- In 1957, it was decided a dam would be constructed at Saylorville, but groundbreaking didn’t take place until 1965.
- In 1972, water meter reading equipment was installed on the outside of homes.
- In 1985, an office building was built along Valley Drive (now known as George Flagg Parkway).
- In 1992, the nitrate removal facility (eight tanks) was built.
Flood of 1993
In 1993, there was a record flood. The Raccoon River crested at 26.7, 14.7 feet above flood stage. The Fleur Drive Treatment Plant was shut down and Des Moines residents were without water service for 11 days and potable water for 18 days.
- In 1994, the offices were remodeled after the flood.
- In 1998, groundbreaking for the Maffitt Treatment Plant occurred.
- In May of 2000, the Water Treatment Plant at Maffitt Lake, a 25 mgd facility, began operation using five radial collector wells for its main water source, but also drawing from Maffitt Reservoir for additional water resources. In 2007, the Board of Water Works Trustees renamed the Maffitt Treatment Plant to the L.D. McMullen Water Treatment Plant.
- In August 2003, a monthly record for pumpage was set – 2,262.82 million gallons.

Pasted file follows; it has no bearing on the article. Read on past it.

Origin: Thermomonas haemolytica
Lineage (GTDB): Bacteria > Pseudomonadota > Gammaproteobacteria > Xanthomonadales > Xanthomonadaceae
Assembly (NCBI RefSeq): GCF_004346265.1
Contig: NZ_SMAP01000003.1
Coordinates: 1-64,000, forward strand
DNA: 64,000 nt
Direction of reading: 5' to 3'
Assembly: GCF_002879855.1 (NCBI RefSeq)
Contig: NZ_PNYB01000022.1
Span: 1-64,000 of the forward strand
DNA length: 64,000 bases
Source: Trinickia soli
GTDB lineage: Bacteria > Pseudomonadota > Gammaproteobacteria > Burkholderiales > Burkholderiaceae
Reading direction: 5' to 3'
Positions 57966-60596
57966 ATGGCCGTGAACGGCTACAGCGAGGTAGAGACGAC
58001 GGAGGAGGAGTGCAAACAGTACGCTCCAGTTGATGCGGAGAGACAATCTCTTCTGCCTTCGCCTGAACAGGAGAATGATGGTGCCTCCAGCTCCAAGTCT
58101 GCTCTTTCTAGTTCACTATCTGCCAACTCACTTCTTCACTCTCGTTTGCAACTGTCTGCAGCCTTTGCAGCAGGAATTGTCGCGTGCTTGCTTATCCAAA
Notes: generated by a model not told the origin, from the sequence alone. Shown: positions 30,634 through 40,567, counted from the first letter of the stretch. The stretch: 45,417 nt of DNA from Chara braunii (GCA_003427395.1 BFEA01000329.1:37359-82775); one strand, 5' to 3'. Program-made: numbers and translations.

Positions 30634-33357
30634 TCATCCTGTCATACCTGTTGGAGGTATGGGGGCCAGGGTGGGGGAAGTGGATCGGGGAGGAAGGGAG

- On June 6, 2006, groundbreaking occurred for the Saylorville Water Treatment Plant, DMWW’s third treatment plant located in the 6500 block of NW 26th Street in Polk County. The treatment plant utilizes membrane technology to soften and purify the finished water. This is DMWW’s first membrane treatment plant and the largest such facility in Iowa. The plant has a capacity of 10 mgd and will be expandable to 20 mgd.
- On June 7, 2006, a daily pumpage record of 90.19 mg was set.
Best City for Clean Drinking Water
In April 2008, Forbes.com named Des Moines the Best City for Clean Drinking Water.
- In June 2008, another flood occurred. The Raccoon River crested at 24.5 feet at the Fleur Drive Treatment Plant, 12.5 feet above flood stage and 2.2 feet below the Flood of 1993 record. Due to extensive levee work and flood preparation, DMWW conducted normal treatment operations throughout the flood.
- In April 2011, the official start-up of the Saylorville Water Treatment Plant occurred.
- On July 24, 2012, a new record for daily pumpage was set – 96.64 million gallons.
- In July 2012, a new monthly record for pumpage was set – 2,544.12 million gallons.
Des Moines Water Works CEO & General Managers
|Benjamin Allen, President||1871-1873|
|Augustus Denman, President||1873-1896|
|L. D. McMullen||1985-2007|
|Randall R. Beavers||2008-2012|
|William G. Stowe||2012-2019|